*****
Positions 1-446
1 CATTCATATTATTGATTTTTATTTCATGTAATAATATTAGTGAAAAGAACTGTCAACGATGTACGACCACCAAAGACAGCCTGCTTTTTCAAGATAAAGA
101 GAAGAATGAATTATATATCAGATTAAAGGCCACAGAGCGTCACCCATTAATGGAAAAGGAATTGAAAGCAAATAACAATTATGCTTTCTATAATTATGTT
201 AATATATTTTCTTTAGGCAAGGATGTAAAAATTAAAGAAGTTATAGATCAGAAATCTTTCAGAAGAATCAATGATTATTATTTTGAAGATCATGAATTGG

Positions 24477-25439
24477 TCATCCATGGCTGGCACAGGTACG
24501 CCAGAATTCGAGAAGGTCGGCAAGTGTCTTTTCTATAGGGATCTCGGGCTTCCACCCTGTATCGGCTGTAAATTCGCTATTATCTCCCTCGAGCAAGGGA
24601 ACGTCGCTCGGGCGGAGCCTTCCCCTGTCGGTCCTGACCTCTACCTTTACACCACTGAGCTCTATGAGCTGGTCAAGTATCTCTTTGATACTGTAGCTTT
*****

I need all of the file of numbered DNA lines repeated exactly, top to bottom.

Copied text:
Positions 1-446
1 CATTCATATTATTGATTTTTATTTCATGTAATAATATTAGTGAAAAGAACTGTCAACGATGTACGACCACCAAAGACAGCCTGCTTTTTCAAGATAAAGA
101 GAAGAATGAATTATATATCAGATTAAAGGCCACAGAGCGTCACCCATTAATGGAAAAGGAATTGAAAGCAAATAACAATTATGCTTTCTATAATTATGTT
201 AATATATTTTCTTTAGGCAAGGATGTAAAAATTAAAGAAGTTATAGATCAGAAATCTTTCAGAAGAATCAATGATTATTATTTTGAAGATCATGAATTGG

Positions 24477-25439
24477 TCATCCATGGCTGGCACAGGTACG
24501 CCAGAATTCGAGAAGGTCGGCAAGTGTCTTTTCTATAGGGATCTCGGGCTTCCACCCTGTATCGGCTGTAAATTCGCTATTATCTCCCTCGAGCAAGGGA
24601 ACGTCGCTCGGGCGGAGCCTTCCCCTGTCGGTCCTGACCTCTACCTTTACACCACTGAGCTCTATGAGCTGGTCAAGTATCTCTTTGATACTGTAGCTTT